LONDON: The leader of Britain's opposition Labour party, Ed Miliband, revealed plans on Saturday to further reduce the influence of trade unions on the party.
He wants to change the way Labour leaders are elected by ending block voting by the unions -- a system that secured his own narrow victory over his brother in 2010.
The current electoral college system gives a third of the votes each to the unions, party members, and elected members of the British and European parliaments.
Miliband proposes to scrap this and give every member of the centre-left party a direct vote for a new leader.
The reforms build on his plans announced last year to change the party's financial ties with the trade unions, which helped found Labour in 1900.
Miliband wants to end the process by which union members are automatically affiliated to Labour unless they opt out, saying it makes no sense in the 21st century.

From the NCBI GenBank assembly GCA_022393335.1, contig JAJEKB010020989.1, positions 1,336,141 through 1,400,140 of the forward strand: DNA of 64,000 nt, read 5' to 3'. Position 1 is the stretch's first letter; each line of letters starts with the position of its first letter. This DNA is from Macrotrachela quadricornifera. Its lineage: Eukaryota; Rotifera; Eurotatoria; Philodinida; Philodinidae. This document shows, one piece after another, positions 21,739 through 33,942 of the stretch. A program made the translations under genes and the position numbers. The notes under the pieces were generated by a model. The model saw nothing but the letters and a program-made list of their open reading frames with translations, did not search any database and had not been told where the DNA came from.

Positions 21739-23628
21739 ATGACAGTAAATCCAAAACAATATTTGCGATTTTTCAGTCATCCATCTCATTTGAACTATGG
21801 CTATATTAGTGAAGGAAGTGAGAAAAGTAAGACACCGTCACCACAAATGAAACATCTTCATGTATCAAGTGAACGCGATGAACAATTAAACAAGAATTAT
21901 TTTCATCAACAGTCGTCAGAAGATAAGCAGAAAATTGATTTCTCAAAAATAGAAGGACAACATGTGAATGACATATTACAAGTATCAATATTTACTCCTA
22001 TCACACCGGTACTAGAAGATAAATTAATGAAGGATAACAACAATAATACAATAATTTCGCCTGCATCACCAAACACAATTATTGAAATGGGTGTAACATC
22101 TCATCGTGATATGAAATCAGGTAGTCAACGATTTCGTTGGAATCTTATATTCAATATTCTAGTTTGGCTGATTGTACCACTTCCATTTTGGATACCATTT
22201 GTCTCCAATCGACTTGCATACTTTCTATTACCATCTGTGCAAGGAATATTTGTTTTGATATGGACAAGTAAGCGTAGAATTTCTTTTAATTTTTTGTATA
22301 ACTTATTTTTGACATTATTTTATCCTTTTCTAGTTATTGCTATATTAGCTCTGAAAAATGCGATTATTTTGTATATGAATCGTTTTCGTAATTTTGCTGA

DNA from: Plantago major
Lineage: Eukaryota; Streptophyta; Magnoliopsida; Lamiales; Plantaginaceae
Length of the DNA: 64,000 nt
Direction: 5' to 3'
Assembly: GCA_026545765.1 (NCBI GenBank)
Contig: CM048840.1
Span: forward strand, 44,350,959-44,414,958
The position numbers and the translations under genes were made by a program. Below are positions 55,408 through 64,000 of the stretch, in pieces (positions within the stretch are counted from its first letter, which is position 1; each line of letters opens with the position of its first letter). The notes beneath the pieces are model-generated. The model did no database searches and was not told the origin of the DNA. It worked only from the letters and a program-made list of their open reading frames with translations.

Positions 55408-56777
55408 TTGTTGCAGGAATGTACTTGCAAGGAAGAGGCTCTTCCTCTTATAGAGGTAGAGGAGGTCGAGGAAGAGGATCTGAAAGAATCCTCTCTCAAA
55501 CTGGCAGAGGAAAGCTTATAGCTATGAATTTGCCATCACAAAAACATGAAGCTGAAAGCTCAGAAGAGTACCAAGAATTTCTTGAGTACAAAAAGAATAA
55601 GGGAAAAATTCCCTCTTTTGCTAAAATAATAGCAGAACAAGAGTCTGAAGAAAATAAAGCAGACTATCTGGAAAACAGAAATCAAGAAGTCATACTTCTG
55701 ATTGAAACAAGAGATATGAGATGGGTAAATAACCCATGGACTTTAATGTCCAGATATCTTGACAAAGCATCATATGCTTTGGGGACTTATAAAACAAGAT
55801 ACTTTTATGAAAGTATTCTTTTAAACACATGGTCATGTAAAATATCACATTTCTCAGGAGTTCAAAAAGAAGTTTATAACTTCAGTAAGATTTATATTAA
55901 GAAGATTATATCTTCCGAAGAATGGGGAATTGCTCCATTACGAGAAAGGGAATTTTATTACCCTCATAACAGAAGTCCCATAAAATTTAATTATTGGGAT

However, it risks having a major impact on the finances of the party, which depends on union donations.
When the move was announced last July, media reports suggested Labour nets £8 million (nine million euros, $12 million) a year from almost three million union workers -- the majority of the party's funds.
In an interview with the Guardian newspaper on Saturday, Miliband said the changes were aimed at "letting people back into our politics, and getting them back into politics".
"These are the biggest changes to who can become involved in the Labour party since probably its formation," he said.
The changes are being sent to members of the party's ruling national executive -- of which about a third represent unions -- before a decision is taken at a special meeting in London on March 1.
The reforms were sparked by a row last year over efforts by Britain's biggest union, United, to get its favoured candidate chosen to contest a parliamentary by-election in Falkirk, in Scotland.
Miliband is particularly sensitive to criticism about union influence after their support helped him beat his older brother, ex-foreign minister David Miliband, to the Labour leadership in 2010.
Under the reforms, the unions would retain their collective voice on policies decided at Labour's annual conference, where they have 50 percent of the vote, although Miliband said this may also be reviewed.